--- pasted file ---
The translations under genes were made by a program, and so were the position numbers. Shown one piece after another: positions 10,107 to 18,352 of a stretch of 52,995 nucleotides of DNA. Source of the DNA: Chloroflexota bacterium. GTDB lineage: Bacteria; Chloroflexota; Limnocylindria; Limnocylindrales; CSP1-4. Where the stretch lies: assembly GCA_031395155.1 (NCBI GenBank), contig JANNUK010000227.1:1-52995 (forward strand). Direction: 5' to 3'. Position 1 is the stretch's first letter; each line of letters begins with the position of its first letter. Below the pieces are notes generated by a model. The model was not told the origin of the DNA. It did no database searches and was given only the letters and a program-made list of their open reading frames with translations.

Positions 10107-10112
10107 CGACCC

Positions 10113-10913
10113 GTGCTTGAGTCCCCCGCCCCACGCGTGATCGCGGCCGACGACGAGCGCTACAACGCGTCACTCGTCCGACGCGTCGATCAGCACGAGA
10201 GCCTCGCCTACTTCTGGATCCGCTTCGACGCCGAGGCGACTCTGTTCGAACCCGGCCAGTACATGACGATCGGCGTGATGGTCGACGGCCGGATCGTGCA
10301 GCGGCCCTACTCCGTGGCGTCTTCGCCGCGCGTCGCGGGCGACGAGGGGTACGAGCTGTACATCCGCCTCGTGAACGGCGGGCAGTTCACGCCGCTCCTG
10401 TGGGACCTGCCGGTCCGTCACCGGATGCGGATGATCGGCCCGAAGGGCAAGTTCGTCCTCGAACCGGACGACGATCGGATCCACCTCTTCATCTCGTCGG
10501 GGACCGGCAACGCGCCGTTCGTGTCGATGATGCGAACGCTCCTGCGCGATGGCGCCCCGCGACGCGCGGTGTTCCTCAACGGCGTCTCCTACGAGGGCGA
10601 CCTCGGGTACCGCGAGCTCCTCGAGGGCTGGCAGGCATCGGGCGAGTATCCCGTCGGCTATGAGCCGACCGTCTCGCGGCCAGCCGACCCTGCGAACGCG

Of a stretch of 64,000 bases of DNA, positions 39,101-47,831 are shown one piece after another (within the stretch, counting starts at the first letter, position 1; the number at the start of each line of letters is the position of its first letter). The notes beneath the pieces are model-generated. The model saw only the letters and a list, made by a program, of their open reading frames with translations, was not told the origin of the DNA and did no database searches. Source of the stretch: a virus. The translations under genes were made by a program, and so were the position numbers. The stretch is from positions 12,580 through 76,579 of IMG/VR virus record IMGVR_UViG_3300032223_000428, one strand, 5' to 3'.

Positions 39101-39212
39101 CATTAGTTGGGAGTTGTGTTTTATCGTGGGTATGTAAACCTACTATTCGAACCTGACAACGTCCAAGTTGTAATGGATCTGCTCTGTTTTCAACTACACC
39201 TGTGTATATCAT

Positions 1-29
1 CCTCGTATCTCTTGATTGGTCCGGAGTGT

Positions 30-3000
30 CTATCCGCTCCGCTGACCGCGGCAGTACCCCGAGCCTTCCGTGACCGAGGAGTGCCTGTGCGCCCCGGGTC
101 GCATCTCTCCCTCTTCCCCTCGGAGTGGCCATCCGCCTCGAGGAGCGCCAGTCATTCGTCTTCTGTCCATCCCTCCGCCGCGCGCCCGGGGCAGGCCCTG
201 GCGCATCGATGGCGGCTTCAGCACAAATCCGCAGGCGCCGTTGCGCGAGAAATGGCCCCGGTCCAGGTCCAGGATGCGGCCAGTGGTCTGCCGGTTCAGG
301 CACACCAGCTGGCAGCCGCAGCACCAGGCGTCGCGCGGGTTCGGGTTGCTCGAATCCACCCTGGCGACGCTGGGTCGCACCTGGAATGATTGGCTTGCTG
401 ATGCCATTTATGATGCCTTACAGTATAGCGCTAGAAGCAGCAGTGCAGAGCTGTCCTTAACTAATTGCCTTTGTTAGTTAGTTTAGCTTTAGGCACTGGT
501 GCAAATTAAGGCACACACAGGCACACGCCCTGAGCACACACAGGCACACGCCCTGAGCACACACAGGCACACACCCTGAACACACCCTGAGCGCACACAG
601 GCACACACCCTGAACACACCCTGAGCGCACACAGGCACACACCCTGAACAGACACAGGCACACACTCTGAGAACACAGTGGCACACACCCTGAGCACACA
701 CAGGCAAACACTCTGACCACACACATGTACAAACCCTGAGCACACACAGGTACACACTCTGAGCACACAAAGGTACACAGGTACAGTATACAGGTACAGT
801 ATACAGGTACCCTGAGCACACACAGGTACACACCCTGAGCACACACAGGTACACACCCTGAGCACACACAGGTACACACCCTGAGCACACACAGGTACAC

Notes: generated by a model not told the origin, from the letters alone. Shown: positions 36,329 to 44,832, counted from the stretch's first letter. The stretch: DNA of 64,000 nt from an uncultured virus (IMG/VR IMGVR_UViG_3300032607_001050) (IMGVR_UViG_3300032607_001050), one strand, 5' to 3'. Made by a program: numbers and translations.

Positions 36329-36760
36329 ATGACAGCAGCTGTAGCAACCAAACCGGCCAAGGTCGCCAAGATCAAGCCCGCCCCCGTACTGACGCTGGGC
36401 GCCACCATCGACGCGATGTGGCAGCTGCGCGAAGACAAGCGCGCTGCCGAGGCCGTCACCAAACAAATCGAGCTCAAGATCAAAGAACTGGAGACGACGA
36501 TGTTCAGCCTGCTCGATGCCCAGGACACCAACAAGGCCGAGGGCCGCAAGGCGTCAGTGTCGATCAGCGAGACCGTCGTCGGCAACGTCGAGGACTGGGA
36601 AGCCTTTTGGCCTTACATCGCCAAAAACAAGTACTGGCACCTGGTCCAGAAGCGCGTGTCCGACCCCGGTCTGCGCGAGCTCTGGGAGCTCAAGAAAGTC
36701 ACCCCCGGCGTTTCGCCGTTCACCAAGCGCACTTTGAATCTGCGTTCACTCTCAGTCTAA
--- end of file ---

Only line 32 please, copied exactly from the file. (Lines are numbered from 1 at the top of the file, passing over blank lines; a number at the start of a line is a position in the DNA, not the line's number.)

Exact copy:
36601 AGCCTTTTGGCCTTACATCGCCAAAAACAAGTACTGGCACCTGGTCCAGAAGCGCGTGTCCGACCCCGGTCTGCGCGAGCTCTGGGAGCTCAAGAAAGTC